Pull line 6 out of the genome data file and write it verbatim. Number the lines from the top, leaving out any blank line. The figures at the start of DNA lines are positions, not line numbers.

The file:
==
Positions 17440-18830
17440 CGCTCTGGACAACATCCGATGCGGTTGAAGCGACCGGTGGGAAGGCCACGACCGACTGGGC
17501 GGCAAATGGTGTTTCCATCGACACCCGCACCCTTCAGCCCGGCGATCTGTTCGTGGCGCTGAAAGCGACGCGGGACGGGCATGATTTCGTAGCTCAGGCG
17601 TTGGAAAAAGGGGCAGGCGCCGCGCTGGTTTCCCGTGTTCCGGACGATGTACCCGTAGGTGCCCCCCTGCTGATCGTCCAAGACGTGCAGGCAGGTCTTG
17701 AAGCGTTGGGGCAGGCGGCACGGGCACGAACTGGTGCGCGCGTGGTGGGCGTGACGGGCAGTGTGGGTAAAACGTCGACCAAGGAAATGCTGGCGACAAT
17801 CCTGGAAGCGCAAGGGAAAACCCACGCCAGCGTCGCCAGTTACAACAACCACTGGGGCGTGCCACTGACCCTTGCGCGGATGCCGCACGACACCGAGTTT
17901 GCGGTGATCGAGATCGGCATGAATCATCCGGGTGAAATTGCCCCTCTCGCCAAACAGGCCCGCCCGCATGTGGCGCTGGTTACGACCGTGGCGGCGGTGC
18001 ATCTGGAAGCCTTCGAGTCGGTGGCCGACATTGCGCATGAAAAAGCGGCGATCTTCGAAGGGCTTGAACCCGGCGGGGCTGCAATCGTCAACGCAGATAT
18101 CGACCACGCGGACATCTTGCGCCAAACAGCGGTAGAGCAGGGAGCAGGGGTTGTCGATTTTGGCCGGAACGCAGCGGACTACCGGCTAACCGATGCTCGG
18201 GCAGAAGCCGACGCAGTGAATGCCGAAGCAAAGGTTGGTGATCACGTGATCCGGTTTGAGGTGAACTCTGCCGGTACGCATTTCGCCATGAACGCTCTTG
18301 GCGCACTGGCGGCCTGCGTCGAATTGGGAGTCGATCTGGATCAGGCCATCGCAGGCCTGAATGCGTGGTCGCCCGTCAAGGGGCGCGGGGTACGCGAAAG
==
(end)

17801 CCTGGAAGCGCAAGGGAAAACCCACGCCAGCGTCGCCAGTTACAACAACCACTGGGGCGTGCCACTGACCCTTGCGCGGATGCCGCACGACACCGAGTTT